Never give up, she encourages students
Kids often teased her about her circumstances, calling her “Orphan Annie” and “Secondhand Rose.” Because it seemed that every time she got close to someone, they hurt her, she didn't trust anyone.
But then her Grade 6 teacher told her she'd end up in jail some day if she didn't change her ways, and started teaching her how to deal with teasing in a more positive way.
“She also widened my peripheral view of the world, because before her, it was a pretty dark world,” Fraser said, speaking April 17 at the police service's Courage to Stand Conference.
“She opened up the possibilities that I was intelligent, that I was worth it.”
By sharing her story, the officer said she wanted to encourage the 100 high school students listening to her speech to believe in themselves.
“Don't let anyone stop you from getting the beautiful future that's there for you,” Fraser said. “You can do anything you want, as long as you put your mind to it.”
The Courage to Stand Conference was first held four years ago on April 20 to change the day's negative connotations, as it's Hitler's Birthday, the anniversary of the Columbine massacre and is associated with marijuana use.
The conference encourages youth to follow their dreams “versus looking at the negative,” said the event's organizer, Greater Sudbury Police PAVIS (Provincial Anti-Violence Intervention Strategy) education co-ordinator Anna Barasanti.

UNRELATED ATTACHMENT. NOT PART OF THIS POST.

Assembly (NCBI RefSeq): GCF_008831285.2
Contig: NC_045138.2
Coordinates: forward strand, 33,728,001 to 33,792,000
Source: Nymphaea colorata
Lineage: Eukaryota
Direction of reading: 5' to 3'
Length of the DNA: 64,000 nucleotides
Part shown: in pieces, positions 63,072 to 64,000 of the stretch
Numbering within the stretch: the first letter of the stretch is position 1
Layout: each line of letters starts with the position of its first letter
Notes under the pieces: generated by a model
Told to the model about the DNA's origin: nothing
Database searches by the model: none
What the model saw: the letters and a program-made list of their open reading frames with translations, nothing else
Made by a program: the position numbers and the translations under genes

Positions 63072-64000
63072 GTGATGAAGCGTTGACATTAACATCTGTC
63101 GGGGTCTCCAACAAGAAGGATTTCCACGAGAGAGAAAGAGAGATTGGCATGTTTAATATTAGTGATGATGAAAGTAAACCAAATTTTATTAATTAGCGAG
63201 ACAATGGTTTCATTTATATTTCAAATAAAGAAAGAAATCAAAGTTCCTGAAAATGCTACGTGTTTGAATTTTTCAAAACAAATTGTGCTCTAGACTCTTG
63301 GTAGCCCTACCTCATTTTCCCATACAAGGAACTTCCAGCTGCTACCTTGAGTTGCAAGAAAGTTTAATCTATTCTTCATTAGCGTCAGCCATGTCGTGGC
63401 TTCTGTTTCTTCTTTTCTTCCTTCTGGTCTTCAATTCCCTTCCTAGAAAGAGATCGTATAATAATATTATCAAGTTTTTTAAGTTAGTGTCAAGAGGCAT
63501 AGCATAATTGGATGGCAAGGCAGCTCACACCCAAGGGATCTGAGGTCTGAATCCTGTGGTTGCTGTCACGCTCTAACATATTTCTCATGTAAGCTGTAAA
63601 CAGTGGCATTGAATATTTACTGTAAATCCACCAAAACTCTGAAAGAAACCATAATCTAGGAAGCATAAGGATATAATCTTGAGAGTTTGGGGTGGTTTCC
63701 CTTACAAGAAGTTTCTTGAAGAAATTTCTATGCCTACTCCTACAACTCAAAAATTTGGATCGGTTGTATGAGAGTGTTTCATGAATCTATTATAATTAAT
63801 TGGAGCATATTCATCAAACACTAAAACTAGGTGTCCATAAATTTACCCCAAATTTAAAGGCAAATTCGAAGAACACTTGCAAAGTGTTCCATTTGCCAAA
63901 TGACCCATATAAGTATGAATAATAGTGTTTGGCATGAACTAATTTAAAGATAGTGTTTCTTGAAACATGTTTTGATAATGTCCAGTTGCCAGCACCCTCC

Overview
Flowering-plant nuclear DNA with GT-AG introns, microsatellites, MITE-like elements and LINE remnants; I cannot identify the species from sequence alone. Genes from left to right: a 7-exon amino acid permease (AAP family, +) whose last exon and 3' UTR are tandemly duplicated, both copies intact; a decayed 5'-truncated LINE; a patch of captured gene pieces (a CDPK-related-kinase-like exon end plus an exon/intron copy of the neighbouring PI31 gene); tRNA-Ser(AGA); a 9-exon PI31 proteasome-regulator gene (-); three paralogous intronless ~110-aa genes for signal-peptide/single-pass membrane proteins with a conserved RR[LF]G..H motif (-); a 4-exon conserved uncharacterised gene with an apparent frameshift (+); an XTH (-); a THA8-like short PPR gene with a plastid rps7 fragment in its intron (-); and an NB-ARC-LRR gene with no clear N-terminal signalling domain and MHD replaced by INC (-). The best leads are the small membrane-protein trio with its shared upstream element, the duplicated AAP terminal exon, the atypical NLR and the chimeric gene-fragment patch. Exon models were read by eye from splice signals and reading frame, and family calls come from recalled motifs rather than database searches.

The conference also featured a talk by Vincent Bolt, a transgendered man, skits by Sudbury Secondary School students and a presentation by the police service on the dark side of social media.
Det. Const. Todd Bignucolo and Det. Const. Blair Ramsey, who work in Greater Sudbury Police's cyber crime unit, showed the students just how dangerous “sexting,” or sending out explicit images, can be.
An extreme example of what can happen is the story of Amanda Todd, who killed herself in October 2012, after a man in the Netherlands allegedly blackmailed her with explicit webcam footage, they said.
Back in the 1970s, the fact that a photo on a Polaroid camera developed in 90 seconds was considered revolutionary, the officers said.
But they showed how an image shared on social media last year travelled around the world in just 90 seconds. “The main message is think before you hit send,” said Ramsey.
Grade 12 Sudbury Secondary School student Shae-Lynn Nazure was part of the group from the school who presented skits on having the courage to stand during the conference.
“We show that even in all the different situations, there's still a way we can stand up against the people who have put us down,” she said.
The student said she enjoyed the other presentations, adding that she found Fraser's speech “inspirational,” and thinks the fact that an image can reach the other side of the world in 90 seconds “a little scary.”
“It got our attention,” Nazure said.